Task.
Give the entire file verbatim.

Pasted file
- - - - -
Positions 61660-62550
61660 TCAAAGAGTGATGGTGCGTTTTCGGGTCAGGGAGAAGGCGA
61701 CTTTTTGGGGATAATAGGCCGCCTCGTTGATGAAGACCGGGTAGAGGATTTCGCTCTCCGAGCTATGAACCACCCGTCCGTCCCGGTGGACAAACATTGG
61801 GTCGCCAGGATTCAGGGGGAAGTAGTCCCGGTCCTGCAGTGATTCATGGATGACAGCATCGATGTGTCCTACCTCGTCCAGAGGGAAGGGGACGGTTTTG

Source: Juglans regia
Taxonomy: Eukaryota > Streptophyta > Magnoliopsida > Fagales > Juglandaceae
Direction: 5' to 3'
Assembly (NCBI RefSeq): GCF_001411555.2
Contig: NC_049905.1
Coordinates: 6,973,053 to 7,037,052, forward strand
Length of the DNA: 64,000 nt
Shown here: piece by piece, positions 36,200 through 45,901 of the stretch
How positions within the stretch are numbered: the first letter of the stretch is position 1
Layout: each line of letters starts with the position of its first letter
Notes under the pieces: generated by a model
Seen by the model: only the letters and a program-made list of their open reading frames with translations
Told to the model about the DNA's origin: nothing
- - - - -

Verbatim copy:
Positions 61660-62550
61660 TCAAAGAGTGATGGTGCGTTTTCGGGTCAGGGAGAAGGCGA
61701 CTTTTTGGGGATAATAGGCCGCCTCGTTGATGAAGACCGGGTAGAGGATTTCGCTCTCCGAGCTATGAACCACCCGTCCGTCCCGGTGGACAAACATTGG
61801 GTCGCCAGGATTCAGGGGGAAGTAGTCCCGGTCCTGCAGTGATTCATGGATGACAGCATCGATGTGTCCTACCTCGTCCAGAGGGAAGGGGACGGTTTTG

Source: Juglans regia
Taxonomy: Eukaryota > Streptophyta > Magnoliopsida > Fagales > Juglandaceae
Direction: 5' to 3'
Assembly (NCBI RefSeq): GCF_001411555.2
Contig: NC_049905.1
Coordinates: 6,973,053 to 7,037,052, forward strand
Length of the DNA: 64,000 nt
Shown here: piece by piece, positions 36,200 through 45,901 of the stretch
How positions within the stretch are numbered: the first letter of the stretch is position 1
Layout: each line of letters starts with the position of its first letter
Notes under the pieces: generated by a model
Seen by the model: only the letters and a program-made list of their open reading frames with translations
Told to the model about the DNA's origin: nothing